AWS

AWS VPC and VPC Peering

Posted on Updated on

 

Creating a VPC

  1. Create a new VPC with CIDR block
    Eg .
    10.0.0.0/16
    Number of ips = 2 ^ (32-16)
    Ips range in the VPC (1.0.0.0 – 10.0.255.255)
  2. Create Public and private Subnets inside the VPC
    Eg. CIDR block (10.0.0.0/24) – 256 ips in a subnet
    Public subnet will have Internet gateway attached to their route table while private ones won’t
  3. Create an Internet Gateway and attach it to the VPC, Instance in the VPC will be able to connect to the internet though the Internet gateway
  4. Create a NAT Gateway inside a public subnet, NAT gateway allows one way traffic from Private Subnet to the internet
  5. Create 2 Route tables one for public subnet and one for private subnet
    Assign subnet to corresponding route table through subnet Association Tab

    1. For Private Subnet, add these routes
      1. For outgoing connection-
        Destination: 0.0.0.0/0 —- Target: NAT-gateway(eg. nat-foobar)
        Now instance in private subnet can access the outside world through NAT but outside world can’t connect to the instances
    2. For Public Sunet, add these routes
      1. For in and out connection through internet
        Destination: 0.0.0.0/0 —- Target: internet-gateway(eg. igw-loremipsum)
        Now instances in public subnet can access and be accessed from the internet through the Internet Gateway

VPC Peering

  1. Make sure the ip CIDR block of the 2 VPCS do not collide. If the existing VPC has CIDR block 10.0.0.0/16, then the new VPC should use CIDR block like 10.1.0.0/16 so the ips in the two VPCs don’t collide
  2. Creating Peering Connection from Peering Connections Page
    1. Give a proper Peering connection name tag
    2. Select new VPC as the Requester VPC
    3. Select old VPC as the another VPC and submit
    4. Click on the Newly Created Peering Connection and press Actions and press Accept Request to accept the peering.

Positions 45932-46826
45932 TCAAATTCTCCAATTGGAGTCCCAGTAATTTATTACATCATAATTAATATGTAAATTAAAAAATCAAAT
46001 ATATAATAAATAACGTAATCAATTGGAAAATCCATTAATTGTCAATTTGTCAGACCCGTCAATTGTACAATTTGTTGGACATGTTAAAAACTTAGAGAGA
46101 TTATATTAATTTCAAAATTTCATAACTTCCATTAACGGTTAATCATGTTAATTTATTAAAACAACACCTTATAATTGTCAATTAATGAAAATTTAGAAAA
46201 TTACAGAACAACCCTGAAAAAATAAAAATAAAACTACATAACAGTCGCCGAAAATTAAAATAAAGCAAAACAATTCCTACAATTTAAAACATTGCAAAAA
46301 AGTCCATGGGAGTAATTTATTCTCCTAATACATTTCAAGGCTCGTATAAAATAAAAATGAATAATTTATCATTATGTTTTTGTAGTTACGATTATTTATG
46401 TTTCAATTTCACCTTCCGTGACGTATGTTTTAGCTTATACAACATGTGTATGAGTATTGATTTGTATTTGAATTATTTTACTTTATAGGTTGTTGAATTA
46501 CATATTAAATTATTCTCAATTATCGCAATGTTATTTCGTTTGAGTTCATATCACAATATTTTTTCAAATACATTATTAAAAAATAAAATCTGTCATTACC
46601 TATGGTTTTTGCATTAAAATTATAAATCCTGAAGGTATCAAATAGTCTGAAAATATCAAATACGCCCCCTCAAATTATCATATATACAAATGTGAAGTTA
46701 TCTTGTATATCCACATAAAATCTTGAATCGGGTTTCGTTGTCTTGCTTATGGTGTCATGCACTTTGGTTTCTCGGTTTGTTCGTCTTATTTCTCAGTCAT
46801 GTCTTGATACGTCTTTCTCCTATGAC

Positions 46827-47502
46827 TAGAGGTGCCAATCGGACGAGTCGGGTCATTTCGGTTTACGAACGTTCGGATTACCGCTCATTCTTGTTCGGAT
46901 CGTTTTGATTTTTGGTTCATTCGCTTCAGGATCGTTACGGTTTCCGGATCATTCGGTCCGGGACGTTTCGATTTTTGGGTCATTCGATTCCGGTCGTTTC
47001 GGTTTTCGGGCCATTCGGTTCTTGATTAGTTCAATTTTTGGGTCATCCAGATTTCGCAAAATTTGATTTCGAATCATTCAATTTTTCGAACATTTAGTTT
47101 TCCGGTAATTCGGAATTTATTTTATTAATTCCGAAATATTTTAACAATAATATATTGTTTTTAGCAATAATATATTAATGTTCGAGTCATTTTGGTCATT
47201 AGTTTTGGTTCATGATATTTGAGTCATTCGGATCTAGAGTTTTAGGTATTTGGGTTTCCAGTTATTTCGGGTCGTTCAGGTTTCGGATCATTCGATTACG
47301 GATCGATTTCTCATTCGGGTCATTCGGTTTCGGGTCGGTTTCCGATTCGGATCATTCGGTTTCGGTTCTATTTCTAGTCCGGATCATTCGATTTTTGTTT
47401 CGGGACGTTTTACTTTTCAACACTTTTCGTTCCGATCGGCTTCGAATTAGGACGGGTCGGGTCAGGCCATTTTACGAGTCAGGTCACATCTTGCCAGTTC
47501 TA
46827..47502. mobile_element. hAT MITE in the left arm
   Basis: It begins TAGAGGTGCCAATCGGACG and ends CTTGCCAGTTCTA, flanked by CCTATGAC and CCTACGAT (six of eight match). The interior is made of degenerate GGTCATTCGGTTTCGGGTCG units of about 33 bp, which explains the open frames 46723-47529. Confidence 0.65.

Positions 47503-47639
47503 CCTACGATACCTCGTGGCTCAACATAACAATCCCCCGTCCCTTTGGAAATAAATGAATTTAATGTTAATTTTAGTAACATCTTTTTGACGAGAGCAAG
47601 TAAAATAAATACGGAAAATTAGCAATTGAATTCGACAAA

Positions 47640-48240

3. Now the route tables need to be updated to add routes to each others ips
    1. Edit the private and public Route table of both VPC and add an entry on each
      Destination = CIDR block of the other VPC
      Target = Peering connection. Eg pcx-foobar
    2. Edit DNS Settings:
      Check both checkboxes
      Allow DNS resolution from peer VPC (vpc-dc700db8) to private IP
      Allow DNS resolution from local VPC (vpc-6bcf1b0f) to private IP
  4. For accessing rds from other VPC, add the CIDR block of the current VPC in the security group of rds instance.
Advertisements

Mounting Amazon S3 bucket on EC2 Instance

Posted on Updated on

Install required libraries :

https://github.com/s3fs-fuse/s3fs-fuse/wiki/Installation-Notes#installing-on-amazon-linux-ami
sudo yum install -y gcc libstdc++-devel gcc-c++ fuse fuse-devel curl-devel libxml2-devel mailcap automake openssl-devel
git clone https://github.com/s3fs-fuse/s3fs-fuse
cd s3fs-fuse/
./autogen.sh
./configure –prefix=/usr –with-openssl
make
sudo make install

Create password file with S3 identity and credential :
echo MYIDENTITY:MYCREDENTIAL > /home/ec2-user/s3fs-passwd
chmod 600 /home/ec2-user/s3fs-passwd

To make file accessible for other users as well(ie nginx user) :
sudo nano /etc/fuse.conf
uncomment “user_allow_other”

To mount :
s3fs bucketname /usr/share/nginx/html/project-name/sitemap/ -o passwd_file=/home/ec2-user/s3fs-passwd -o allow_other

To mount with debug :
s3fs bucketname /usr/share/nginx/html/project-name/sitemap/ -o passwd_file=/home/ec2-user/s3fs-passwd -d -d -f -o f2 -o curldbg -o allow_other

 

Mount on boot :
create the global credential file :
echo MYIDENTITY:MYCREDENTIAL > /etc/passwd-s3fs
chmod 600 /path/to/passwd

sudo nano /etc/fstab
mybucket /path/to/mountpoint fuse.s3fs _netdev,allow_other 0 0

 

Thankx for reading. Cheers!!!